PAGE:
I suspect what's throwing you is your identification of the longest linear chain, the "parent alkane chain." In the examples in class, it always works out that the longest linear chain happens to be the horizontal one... but it doesn't have to be. I think you're numbering left to right and assuming that the horizontal carbon chain must be the parent alkane. In which case, it absolutely does look like a propyl group is coming off of carbon 6. The key here is that the longest linear chain does not have to be horizontal. The longest linear chain starts at the left, goes to carbon 6, then kinks and continues to carbon 9.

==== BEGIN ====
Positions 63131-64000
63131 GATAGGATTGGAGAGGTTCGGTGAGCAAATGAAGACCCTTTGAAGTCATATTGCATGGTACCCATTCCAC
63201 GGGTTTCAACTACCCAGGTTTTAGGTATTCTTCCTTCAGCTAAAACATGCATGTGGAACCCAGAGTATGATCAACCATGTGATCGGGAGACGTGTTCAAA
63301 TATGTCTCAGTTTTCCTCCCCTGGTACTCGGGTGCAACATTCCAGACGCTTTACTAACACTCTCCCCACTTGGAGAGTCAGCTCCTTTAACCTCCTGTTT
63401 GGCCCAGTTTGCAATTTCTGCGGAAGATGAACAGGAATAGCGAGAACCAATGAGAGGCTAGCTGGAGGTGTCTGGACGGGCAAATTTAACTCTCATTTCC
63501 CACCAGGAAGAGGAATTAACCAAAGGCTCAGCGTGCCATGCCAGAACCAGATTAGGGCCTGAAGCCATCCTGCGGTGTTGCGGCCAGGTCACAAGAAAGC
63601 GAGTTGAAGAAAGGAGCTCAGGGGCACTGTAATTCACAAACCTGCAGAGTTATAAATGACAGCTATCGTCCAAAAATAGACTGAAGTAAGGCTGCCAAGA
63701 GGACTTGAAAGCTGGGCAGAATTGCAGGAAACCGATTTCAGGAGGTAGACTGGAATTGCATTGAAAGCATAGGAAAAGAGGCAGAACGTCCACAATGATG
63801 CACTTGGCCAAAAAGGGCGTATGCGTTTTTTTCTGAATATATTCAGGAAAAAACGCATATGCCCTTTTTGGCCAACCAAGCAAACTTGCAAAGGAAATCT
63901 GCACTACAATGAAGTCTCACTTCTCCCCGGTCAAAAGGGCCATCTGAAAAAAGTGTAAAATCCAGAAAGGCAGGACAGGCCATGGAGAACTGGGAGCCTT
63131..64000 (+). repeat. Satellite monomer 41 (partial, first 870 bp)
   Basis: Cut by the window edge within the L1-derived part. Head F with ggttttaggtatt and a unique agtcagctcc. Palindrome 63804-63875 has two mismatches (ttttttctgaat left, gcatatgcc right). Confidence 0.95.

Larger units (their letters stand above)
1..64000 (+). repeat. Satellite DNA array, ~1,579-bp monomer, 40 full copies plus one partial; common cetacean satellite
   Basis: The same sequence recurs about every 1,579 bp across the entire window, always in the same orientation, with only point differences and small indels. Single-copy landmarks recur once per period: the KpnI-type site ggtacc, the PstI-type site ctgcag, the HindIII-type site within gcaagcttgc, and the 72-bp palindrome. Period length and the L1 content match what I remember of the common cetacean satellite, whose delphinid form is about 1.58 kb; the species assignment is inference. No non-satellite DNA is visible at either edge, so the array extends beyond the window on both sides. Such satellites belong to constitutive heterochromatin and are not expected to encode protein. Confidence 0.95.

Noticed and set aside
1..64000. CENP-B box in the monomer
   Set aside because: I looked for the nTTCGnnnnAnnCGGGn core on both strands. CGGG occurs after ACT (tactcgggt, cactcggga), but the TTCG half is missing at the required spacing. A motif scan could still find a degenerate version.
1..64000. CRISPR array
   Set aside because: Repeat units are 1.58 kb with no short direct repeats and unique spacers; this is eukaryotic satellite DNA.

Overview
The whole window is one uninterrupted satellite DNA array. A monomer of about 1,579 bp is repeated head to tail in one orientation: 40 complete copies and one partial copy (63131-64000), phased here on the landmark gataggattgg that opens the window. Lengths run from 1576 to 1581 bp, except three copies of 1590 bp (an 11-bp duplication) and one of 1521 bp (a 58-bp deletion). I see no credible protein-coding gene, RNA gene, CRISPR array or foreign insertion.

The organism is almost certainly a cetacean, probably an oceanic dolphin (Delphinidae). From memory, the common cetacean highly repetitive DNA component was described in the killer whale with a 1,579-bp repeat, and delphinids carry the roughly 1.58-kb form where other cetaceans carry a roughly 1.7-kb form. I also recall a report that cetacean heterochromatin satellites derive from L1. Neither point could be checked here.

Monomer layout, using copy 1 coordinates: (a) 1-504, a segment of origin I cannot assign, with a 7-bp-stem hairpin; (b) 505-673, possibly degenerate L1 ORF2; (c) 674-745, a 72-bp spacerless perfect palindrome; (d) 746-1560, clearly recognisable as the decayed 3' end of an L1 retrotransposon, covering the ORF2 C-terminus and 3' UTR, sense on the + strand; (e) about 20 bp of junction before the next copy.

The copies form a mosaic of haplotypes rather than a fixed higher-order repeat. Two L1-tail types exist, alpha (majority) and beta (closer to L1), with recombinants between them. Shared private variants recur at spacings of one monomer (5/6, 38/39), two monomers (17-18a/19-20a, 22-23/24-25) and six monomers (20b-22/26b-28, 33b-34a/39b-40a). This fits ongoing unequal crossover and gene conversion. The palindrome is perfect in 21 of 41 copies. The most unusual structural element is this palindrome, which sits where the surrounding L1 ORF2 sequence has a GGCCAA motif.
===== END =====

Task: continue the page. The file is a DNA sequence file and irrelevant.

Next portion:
If you were assume the propyl group is the substituent, then your parent chain would only be 7 carbon atoms long, and you would name it 5-ethyl-2-methyl-6-propylheptane. but if you kink the parent chain, then it becomes 9 carbon atoms long. Then the substituent at carbon 6 is the methyl group and you end up with the name 5-ethyl-2,6-dimethylnonane.
see the image for the two ways of naming the molecule. This is a common 'gotcha' question professors love. The longest linear chain does not have to be horizontal, and you should not assume it always will be.